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  3. I was told not to waste my time or talent, so I went to college...several times...and earned 3 degrees in highly-esteemed careers (public health and nursing).
    What do I do now? I'm a stay-at-home mom with a boatload of student loan debt.
    You are correct that your daughter is doing the right thing. She's doing something she loves and something that helps others. This is more important than doing something that will be lucrative or prestigious.

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    1. Thank you for this reinforcement, Shannon! No doubt you will use all that education in many useful ways in the future, but your story does encourage me that I have not steered my daughter off-course. Bless you in your mothering and in whatever else God has planned for you down the road!

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  4. Wow, so insightful on your part and your daughter's! I think most of society sees school, whether it's pre schoolers or high school, as babysitters. The place we send our children, but we want to send them to the "best college" to get the "best career". All of that starts with the people who mold our children's brains, right from the start. Too many people forget that.

    I too did what I was "supposed" to do because I made good grades. Got the old college degree. That was almost 20 years ago. I am now, and for the last 20 years, have been a bail bondsman (woman). I'm my own boss and most people see it as a low level job. I have everything I could ever want....my happiness and I don't hate going to work everyday. That's the joy.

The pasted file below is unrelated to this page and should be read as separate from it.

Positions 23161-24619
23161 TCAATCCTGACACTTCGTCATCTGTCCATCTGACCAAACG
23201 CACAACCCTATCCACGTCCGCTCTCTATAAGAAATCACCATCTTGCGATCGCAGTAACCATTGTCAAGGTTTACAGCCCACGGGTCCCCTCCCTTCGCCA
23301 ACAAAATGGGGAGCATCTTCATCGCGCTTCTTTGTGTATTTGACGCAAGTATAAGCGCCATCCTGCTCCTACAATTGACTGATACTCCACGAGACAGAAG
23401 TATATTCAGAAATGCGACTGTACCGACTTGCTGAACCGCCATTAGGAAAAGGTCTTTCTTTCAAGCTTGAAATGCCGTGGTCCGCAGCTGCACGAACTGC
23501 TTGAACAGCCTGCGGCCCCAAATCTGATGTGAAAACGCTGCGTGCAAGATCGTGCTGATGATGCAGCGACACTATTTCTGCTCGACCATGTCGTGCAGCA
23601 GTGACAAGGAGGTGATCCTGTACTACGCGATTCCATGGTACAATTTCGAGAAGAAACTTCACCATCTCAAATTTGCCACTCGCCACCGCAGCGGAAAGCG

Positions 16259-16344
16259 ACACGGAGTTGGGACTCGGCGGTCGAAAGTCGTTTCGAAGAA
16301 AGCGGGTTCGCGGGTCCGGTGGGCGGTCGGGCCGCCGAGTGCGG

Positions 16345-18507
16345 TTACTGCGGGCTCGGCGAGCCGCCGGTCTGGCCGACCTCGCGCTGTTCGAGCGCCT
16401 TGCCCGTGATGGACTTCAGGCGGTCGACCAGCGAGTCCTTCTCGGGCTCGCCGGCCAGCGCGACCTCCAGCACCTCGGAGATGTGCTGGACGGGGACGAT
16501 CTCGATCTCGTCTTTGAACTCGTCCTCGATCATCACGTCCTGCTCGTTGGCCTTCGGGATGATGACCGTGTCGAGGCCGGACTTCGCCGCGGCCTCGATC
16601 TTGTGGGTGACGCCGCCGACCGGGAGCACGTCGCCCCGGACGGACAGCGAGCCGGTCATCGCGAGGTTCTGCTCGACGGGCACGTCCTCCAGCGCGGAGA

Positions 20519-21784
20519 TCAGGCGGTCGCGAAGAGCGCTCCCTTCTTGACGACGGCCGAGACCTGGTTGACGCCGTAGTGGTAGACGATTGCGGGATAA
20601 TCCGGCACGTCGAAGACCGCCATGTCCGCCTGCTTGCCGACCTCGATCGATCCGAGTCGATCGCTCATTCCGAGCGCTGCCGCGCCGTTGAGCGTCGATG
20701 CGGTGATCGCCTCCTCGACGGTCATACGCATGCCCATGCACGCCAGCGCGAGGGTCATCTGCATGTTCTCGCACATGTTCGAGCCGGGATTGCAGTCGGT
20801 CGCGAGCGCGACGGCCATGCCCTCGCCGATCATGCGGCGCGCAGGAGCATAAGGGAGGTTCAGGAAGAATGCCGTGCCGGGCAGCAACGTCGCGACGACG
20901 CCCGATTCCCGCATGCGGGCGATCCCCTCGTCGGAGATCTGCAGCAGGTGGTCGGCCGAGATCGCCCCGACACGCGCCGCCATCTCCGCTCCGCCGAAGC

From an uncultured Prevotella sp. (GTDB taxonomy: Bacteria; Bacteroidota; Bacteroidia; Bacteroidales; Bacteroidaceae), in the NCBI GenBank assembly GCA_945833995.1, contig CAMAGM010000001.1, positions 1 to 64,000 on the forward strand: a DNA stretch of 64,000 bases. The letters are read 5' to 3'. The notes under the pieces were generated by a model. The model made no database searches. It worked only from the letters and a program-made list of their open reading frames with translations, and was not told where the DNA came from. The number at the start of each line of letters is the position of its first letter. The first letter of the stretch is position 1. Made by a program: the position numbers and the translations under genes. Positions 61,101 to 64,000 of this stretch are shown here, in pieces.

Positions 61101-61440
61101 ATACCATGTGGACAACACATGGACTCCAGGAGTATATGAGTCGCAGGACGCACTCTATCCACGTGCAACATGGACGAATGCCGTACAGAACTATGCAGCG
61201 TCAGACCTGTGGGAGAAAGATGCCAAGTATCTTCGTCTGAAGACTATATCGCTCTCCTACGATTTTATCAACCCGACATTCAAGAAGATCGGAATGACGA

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  5. Oh my goodness...I could not love this comment more. I can't wait to share it with my daughter! She will heartily "amen" this--"All of that starts with the people who mold our children's brains, right from the start. Too many people forget that"--and be inspired by this: "I have everything I could ever want....my happiness and I don't hate going to work everyday. That's the joy." Thank you so much for sharing these words of wisdom and encouragement!

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I'd love to hear from you! Feel free to tell me what you really think. Years ago, I explained to my then-two-year that my appointment with a counselor was "sort of like going to a doctor who will help me be a better mommy." Without blinking, she replied, "You'd better go every day." All of which is just to say I've spent some time in the school of brutal honesty!